Cocoa grants applications open
Applications for grants are open for cocoa farmer groups in the Autonomous Region of Bougainville, providing them with opportunities to increase quantity, improve quality and get better access to markets.
The grants scheme is an initiative of the Autonomous Bougainville Government and the governments of Papua New Guinea, Australia and New Zealand, and implemented through the Bougainville Partnership’s Commodity Support Facility.
The announcement follows the completion of the first round of grants which supported 25 farmers groups from 2017-2020.
Australian High Commissioner Jon Philp said the program is part of a partnership to foster agriculture and economic development in Bougainville.
“Australia is delighted to support this program’s continuation,” he said.
“Improving agricultural yields can play an important role in broader economic and social development.
“Strengthening the cocoa industry improves the livelihoods of individuals, helps to build stronger communities and contributes to Papua New Guinea as a whole.”
New Zealand High Commissioner Philip Taula said the Commodity Support Facility grants program is stronger than ever and will assist farmers to make sustainable improvements to their operations.
“Cocoa is an important industry in Bougainville,” he stated.
“Alongside other agricultural commodities, the sector helps to drive sustainable economic development and boosts household incomes for families.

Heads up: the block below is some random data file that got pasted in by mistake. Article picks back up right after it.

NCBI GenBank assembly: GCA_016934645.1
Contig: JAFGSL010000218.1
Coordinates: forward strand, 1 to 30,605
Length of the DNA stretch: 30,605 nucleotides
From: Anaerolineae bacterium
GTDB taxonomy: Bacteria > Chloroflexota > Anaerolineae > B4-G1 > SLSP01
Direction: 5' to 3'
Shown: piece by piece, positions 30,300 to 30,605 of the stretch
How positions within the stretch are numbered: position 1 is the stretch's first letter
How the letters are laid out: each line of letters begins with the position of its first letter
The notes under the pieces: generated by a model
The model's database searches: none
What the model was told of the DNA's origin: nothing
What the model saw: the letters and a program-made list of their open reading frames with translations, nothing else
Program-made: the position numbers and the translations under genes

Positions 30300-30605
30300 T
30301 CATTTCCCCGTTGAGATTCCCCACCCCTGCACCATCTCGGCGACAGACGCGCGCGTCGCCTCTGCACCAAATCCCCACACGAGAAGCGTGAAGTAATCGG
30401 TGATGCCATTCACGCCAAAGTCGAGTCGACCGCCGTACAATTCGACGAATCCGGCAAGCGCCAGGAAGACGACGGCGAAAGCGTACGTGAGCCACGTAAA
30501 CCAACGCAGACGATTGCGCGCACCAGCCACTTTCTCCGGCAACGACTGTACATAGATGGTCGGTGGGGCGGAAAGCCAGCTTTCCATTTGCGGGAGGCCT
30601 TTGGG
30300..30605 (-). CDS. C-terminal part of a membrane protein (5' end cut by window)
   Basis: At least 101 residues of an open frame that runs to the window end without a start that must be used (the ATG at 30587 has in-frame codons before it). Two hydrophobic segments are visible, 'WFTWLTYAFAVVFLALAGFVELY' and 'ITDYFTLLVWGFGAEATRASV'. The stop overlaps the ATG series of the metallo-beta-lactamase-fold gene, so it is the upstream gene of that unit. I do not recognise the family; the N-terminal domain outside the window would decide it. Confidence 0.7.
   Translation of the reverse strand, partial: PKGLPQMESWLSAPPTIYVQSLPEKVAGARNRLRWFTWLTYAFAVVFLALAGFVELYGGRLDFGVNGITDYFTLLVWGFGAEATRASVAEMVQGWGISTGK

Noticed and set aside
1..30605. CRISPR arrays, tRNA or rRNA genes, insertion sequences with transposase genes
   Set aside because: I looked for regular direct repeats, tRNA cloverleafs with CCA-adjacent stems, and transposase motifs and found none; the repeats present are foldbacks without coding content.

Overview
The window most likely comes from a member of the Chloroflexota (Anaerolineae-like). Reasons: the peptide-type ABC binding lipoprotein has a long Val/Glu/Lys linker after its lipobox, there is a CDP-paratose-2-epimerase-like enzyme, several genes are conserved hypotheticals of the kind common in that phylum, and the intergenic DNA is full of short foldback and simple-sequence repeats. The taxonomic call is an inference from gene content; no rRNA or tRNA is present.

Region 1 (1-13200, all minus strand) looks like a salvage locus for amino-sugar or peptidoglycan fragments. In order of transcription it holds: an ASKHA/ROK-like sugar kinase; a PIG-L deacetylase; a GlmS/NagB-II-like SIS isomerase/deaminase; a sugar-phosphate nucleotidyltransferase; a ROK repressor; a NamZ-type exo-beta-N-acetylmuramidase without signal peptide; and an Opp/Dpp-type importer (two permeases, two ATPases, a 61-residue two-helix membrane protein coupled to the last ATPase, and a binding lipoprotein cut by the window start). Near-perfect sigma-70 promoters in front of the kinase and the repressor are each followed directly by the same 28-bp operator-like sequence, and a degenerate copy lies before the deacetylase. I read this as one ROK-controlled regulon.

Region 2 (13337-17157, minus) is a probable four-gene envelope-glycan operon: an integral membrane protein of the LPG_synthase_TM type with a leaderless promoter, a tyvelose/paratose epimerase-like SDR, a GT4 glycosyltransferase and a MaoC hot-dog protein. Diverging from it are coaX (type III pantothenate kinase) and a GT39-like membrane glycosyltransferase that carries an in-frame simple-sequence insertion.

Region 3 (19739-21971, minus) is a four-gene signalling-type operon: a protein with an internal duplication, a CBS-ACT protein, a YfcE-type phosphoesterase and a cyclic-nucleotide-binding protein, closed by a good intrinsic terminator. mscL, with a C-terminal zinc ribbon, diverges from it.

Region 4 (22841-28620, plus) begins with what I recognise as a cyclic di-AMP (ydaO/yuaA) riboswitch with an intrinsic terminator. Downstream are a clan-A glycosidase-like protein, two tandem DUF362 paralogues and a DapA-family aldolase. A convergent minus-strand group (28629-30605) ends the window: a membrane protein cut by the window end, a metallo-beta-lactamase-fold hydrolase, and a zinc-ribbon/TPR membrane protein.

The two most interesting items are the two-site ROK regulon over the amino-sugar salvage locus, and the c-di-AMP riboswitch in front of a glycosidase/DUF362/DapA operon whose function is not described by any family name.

“New Zealand is proud to continue to partner with the Autonomous Bougainville Government, and the PNG and Australian governments to support the growth of the cocoa sector.”
Farmer groups have been encouraged to submit concepts to be considered for grants, which will be worth between K300,000 - K500,000.
This round of grants will prioritise income generation activities for women and young people. Past activities have included training on pre- and post-harvest cocoa block management, and business management and development.
Farmers groups have previously benefited from the construction and rehabilitation of fermentation and drying facilities, new farming tools and equipment, and the provision of pest-resistant seedlings.
They have also seen improvements to market access and transportation services, as well as boosts to cocoa quality and traceability.